SCM as opined by Tamošaitienė et al.(2017) was initially used in the 1980s, and is described by Ab Talib and Hamid (2014) as a systematic and strategic means of integrating business functions, from an end user perspective through to the original supplier by adding value to end products, services and information for users and other key stakeholders. A SC consists of all activities, functions, and facilities that are involved in the flow and transformation of goods and services from the material stage (raw state) to the end user (final stage). In this era of globalization and innovation, the delivery of construction projects needs to be achieved with the aid of technical skills and techniques that would contribute to an effective and efficient production of construction project and its sustainability in the nearest future (Mohammad et al., 2014). Hence, there is need for the construction industry to shifts its attention towards addressing the manufacturing of their products/deliverables in relation to keeping abreast with sustainability issues and waste generation within the construction environment. As opined by Albaloushi and Skitmore (2008), SC within the context of the construction industry, consists of all construction processes that starts from the initial demands made by the client/owner, through to the design and construction, to maintenance, replacement and subsequent demolition of projects. It further consists of firms involved in the construction process, viz the client/owner, designer, main contractor, subcontractor, and suppliers. Albaloushi and Skitmore (2008) further stated that, construction SCM is adjudged to be a group of firms, individuals working collaboratively in a network of interrelated processes that is structured in such a way that the end users needs are satisfied while also rewarding the entire constituents of the chain.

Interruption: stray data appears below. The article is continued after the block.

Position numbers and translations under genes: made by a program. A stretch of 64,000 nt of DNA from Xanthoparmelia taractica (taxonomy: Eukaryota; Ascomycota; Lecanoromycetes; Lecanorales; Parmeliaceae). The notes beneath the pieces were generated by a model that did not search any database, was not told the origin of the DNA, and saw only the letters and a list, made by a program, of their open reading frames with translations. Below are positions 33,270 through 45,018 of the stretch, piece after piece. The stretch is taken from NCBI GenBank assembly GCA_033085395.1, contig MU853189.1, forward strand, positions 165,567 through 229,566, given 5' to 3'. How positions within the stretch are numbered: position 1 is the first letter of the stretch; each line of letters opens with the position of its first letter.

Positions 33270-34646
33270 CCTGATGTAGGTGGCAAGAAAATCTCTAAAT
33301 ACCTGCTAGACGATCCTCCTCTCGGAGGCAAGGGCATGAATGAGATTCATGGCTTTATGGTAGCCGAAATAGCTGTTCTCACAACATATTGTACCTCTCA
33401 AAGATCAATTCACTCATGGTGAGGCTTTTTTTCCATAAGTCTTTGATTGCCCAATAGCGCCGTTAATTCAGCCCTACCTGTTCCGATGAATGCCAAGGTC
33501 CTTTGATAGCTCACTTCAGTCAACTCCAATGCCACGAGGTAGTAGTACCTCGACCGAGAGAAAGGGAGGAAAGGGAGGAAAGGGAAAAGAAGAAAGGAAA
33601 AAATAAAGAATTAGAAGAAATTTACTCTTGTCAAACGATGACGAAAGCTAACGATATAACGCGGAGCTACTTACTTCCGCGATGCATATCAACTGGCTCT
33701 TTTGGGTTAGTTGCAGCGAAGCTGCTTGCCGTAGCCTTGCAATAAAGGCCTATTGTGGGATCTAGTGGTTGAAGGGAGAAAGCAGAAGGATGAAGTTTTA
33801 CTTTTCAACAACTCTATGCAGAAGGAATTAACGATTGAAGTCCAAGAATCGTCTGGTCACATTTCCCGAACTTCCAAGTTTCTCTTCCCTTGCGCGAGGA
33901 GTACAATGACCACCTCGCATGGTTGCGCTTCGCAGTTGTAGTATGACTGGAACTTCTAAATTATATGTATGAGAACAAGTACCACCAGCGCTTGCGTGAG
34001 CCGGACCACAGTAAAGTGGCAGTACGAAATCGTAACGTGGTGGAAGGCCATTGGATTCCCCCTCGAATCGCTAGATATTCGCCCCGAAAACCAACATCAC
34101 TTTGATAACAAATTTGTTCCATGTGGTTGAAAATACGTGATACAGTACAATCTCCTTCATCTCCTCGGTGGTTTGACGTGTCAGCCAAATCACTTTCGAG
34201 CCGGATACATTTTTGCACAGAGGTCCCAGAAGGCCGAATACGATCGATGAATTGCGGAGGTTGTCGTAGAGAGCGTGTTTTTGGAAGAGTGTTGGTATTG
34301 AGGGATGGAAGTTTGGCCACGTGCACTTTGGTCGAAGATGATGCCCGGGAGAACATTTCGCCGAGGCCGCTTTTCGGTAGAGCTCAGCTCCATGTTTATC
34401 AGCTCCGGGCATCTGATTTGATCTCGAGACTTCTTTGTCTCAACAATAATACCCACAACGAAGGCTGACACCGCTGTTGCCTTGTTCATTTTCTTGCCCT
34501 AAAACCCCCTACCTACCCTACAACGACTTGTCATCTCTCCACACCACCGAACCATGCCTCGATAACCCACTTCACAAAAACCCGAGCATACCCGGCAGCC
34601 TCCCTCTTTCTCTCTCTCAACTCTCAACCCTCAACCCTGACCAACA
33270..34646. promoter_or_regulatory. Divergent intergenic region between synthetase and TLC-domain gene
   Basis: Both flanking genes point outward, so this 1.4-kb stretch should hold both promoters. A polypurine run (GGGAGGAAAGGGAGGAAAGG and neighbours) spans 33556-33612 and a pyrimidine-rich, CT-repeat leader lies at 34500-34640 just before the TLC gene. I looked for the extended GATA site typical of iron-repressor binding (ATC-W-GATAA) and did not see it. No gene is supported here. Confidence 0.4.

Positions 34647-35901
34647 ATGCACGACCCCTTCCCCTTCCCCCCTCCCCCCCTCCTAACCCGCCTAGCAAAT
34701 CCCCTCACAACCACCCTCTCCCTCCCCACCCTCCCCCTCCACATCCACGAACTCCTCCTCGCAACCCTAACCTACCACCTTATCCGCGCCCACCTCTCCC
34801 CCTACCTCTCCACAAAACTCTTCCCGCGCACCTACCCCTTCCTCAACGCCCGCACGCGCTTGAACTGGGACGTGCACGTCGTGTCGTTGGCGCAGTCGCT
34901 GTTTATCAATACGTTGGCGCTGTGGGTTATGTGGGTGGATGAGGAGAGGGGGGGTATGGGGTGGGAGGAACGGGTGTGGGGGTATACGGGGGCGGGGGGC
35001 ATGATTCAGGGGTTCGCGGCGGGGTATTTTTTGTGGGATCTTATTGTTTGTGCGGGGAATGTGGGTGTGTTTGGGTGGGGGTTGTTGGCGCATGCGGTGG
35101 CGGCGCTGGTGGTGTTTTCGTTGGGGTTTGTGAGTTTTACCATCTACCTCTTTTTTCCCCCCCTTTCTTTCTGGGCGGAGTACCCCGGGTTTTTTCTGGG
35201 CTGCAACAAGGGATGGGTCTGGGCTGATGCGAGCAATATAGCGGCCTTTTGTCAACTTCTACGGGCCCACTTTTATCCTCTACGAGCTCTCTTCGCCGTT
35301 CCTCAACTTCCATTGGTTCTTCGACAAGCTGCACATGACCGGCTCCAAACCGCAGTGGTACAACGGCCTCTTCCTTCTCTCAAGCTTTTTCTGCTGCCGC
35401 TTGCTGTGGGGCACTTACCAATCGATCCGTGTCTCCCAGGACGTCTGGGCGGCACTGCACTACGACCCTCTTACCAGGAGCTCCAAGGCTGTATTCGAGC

According to Aloini et al.(2012), the construction industry differs a great deal from the SCs noticeable within the goods and services sectors per se, largely as a result of the high complexity and uncertainty associated with the production process; the transitory state of its site during construction configuration; the high rate of customer influence on the deliverable; the fragmented state of its operations; and the complex state of its network of stakeholders involving multiple organizations and relationships amongst others. The peculiar nature of the industry alongside other cultural ties is some of the causes of the encumbrances militating against its inability to replicate some of the positive gains being experienced from other industries. From the information acquisition point of view, some of the problems associated with construction projects usually emanate from the aspect of data and information generation from construction sites. The effectiveness and efficiency of information and data flow between the office and the construction site is most time affected generally by the use of written documents, drawings, specifications and shop drawings causing the duplication of data and information, lack of data and information, and subsequent confusion. The means of processing information and data accumulation are not only time-consuming, but rather expensive thus leading to a compromise on project management performance in information acquisition process (Wang et al.,2007). With the advent of technology and culture, a lot of changes have been witnessed in the construction industry in recent time. Studies have shown that the industry is still not effective as a lot of problems bedeviling construction supply chain (CSC) could be identified easily. Majority of these problems to a greater extent are SC related that originate at the interface between the individual actors or stages involved in the CSC activity (Wang & Xue, 2004).